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A study on the financial state of visual artists today

Survey Report:

A study on the financial state of visual artists today

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Prelude

The Creative Independent is a resource of emotional and practical guidance for artists of all types. Our aim is to publish resources and produce programming that make it easier to thrive as a creative person. In our work, we’ve noticed a lack of accessible information on how visual artists can expect to sustain themselves financially. Because of this, we’ve seen how hard it can be for aspiring artists to make informed decisions and plan for the future.

In spring of 2018, we conducted an anonymous survey for visual artists asking them to share how they were able or unable to achieve financial stability. With this report, we hope to paint a clearer picture of how structures of the art world work (or don’t work) to grow artists’ careers, help them earn a living, and satisfy their overall human needs.

By capturing the opinions and perspectives of 1,016 individuals, this report offers a snapshot of the financial state of visual artists today. We hope that what follows will be useful if you’re working to forge your own path as a visual artist. If you’d like to make your own analysis of our survey’s data, you can download the entire data set as a CSV file.

Part 1: Respondent demographics

Who responded to this survey?


1,016 visual artists responded to our survey about financial stability.

Experience in the art world

Most respondents had less experience in the art world, with 37% saying they’d only been active in the art world for 1-5 years. 29% said they'd been active in the art world for 5-10 years, and just 32% said they’d been a part of the art world for more than 10 years.

Artistic medium

Respondents were allowed to choose up to three primary formats/mediums that best described their artwork. The most popular format was 2D artwork (68%), followed by digital work (34%), 3D work (31%), and video (27%). The least-popular formats were design (18%) and performance art (16%).

Gender

Half of respondents identified as female, while 40% identified as male, and 5% identified as non-binary. The remaining 5% preferred not to say, or left the question blank.

Racial diversity

60% of respondents identified as white, followed by Asian (nearly 10%), Hispanic or Latino (8%), and Black or African American (4%). 18.5% of artists chose “other” or “prefer not to say."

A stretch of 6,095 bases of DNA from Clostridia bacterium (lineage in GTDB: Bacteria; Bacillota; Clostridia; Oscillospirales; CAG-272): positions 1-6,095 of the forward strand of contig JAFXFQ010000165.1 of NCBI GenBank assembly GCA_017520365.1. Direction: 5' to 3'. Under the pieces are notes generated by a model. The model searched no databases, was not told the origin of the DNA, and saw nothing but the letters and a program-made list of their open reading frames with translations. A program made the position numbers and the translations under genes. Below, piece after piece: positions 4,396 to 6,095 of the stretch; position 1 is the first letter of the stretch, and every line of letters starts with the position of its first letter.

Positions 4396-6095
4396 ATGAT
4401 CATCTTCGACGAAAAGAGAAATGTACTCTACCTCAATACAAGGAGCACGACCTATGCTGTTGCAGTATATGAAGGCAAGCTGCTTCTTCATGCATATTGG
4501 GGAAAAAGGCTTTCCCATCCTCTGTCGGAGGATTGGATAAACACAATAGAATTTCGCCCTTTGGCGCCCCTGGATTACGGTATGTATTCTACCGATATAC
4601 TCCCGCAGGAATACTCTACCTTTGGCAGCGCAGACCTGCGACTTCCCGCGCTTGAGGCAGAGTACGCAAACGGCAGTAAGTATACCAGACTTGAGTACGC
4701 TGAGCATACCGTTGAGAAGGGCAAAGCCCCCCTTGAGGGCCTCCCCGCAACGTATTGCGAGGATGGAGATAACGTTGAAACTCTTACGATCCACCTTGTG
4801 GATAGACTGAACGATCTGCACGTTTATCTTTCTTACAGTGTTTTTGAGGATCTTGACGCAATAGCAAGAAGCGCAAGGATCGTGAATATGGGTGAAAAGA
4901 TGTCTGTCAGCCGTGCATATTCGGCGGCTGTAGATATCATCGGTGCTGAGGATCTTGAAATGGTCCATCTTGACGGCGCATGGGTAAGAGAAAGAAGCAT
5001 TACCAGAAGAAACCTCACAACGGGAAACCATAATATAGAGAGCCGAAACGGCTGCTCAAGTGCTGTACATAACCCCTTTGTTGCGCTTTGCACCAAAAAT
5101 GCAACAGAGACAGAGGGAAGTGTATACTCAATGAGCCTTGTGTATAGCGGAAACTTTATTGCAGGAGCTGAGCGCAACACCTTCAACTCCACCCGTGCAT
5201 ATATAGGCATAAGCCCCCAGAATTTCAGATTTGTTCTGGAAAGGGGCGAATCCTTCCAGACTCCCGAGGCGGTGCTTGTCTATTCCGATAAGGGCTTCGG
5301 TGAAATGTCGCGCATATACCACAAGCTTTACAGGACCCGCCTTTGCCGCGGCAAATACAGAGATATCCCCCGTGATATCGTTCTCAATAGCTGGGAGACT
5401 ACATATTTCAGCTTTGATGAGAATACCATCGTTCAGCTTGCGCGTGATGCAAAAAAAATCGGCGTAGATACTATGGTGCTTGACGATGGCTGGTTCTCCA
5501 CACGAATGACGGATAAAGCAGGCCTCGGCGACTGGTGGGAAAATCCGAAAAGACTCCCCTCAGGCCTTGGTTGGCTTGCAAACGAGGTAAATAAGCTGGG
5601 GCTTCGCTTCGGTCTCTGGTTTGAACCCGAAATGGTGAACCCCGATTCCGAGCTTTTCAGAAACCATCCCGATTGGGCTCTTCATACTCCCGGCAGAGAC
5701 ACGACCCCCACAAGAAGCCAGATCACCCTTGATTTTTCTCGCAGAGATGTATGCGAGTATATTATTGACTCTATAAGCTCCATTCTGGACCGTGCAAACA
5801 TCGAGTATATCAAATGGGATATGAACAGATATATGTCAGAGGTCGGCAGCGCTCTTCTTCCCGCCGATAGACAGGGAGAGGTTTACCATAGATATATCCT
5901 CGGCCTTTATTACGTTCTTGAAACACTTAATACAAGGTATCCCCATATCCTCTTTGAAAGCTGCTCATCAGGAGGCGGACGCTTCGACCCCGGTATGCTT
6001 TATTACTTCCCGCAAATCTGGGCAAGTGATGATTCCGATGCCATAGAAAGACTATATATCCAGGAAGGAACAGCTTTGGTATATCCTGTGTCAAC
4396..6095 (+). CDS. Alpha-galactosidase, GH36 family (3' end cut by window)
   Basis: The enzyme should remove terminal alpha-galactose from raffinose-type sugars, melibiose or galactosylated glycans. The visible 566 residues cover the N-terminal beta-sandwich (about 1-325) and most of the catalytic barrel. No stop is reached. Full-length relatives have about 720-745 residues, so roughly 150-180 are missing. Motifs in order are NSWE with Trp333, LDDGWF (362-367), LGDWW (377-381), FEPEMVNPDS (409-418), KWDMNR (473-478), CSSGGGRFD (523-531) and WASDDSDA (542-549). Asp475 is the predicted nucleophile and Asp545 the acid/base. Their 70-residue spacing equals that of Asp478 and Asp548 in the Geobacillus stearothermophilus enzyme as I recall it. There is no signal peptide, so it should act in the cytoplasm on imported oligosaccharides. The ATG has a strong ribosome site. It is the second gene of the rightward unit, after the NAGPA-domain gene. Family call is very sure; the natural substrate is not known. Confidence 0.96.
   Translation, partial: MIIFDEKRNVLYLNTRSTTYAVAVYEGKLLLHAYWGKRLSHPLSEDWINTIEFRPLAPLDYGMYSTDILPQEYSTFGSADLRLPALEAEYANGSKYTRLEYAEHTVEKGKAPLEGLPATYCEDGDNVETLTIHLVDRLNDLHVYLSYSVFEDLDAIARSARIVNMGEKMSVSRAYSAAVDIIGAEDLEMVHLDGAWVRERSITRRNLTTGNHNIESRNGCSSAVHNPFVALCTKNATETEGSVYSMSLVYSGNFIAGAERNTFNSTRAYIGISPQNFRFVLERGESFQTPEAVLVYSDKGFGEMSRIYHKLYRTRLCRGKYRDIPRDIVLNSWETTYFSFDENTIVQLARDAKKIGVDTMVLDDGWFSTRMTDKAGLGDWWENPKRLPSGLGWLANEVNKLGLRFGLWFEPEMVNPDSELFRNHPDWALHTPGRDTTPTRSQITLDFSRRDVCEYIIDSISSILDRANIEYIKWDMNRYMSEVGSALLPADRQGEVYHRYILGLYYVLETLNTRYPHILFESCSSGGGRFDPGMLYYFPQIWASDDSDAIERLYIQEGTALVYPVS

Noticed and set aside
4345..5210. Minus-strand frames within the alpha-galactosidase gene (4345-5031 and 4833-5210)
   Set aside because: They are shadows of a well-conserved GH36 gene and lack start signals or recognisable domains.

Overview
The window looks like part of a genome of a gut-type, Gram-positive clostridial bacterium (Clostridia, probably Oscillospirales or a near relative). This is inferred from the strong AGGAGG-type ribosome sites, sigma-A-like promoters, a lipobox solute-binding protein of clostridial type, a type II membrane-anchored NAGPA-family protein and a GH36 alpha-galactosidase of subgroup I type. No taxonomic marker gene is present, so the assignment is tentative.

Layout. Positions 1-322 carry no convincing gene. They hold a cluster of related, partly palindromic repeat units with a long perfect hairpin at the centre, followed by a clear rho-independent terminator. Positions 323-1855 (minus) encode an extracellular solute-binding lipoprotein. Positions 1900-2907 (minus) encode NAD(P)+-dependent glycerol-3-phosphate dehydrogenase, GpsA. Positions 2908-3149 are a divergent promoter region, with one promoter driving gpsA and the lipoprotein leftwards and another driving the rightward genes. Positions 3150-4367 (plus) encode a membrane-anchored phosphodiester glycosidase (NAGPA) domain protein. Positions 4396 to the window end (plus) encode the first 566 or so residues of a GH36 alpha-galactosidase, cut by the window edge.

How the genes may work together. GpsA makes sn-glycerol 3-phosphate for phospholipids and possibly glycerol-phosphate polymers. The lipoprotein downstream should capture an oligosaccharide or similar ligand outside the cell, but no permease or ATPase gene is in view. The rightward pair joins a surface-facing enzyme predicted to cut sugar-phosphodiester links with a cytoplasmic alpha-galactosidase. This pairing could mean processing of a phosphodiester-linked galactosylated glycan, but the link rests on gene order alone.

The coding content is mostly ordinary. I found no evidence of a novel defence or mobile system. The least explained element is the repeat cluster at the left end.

Location

While three quarters of respondents came from the United States, people responded from 52 total countries around the world. After the US, the top-reporting countries were the UK (6%), Canada (4.5%), and France (3%).


View demographics breakdown ☲

Years active in the art world:

37% 1-5 years
29% 5-10 years
22% 10-20 years
6% 20-30 years
4% 30+ years

Type of visual artist (respondents could choose up to three mediums that best described their work):

68% 2D artists
34% digital artists
31% 3D artists
27% video artists
18% designers
16% performance artists

Gender:

50% Female
40% Male
5% Non-binary
5% “prefer not to say” (or left blank)

Race:

60% White
9.5% Asian
8% Hispanic or Latino
4% Black or African American
8% “Other”
10.5% “prefer not to say” (or left blank)

Location:

75% United States
6% United Kingdom
4.5% Canada
3% France
2% Germany
2% India
1% United Arab Emirates
1% Mexico
1% Australia
4.5% other countries not listed above
Part 2: Exploring the concept of financial stability

How do we define what it means to be “financially stable?”


Most respondents felt that being financially stable meant “reliably having enough money to cover basic expenses, plus reliably saving money.”

Just under a third of respondents said it meant “reliably having enough money to cover basic expenses, plus sometimes saving money.” Only 9% of respondents felt it meant “never needing to think about money at all.”

How financially stable do artists feel now?


We asked respondents to rank how financially stable they felt on a scale of 1–10, with 1 being “not at all financially stable,” and 10 being “completely financially stable.”

On a scale of 1-10, artists' median financial stability ranking was 5.

While there was a wide spread of responses, most people felt fairly neutral about their own degree of financial stability. However, 12% of respondents rated their level of financial stability as a 1 (not at all financially stable). Comparatively, a total of only 3% of respondents rated their financial stability level as either a 9 or a 10 (completely financially stable).

Analysis: What factors were shown to influence the median financial stability ranking of 5?

Gender: Female-identifying respondents had a median financial stability ranking of 4 (1 point lower than the median), and respondents who identified as “non-binary” had a median financial stability ranking of 3 (2 points lower than the median).

Race: Those who identified as “Asian,” “Black or African American,” and “Hispanic or Latino” had a median financial stability ranking of 4, or one point lower than the overall median.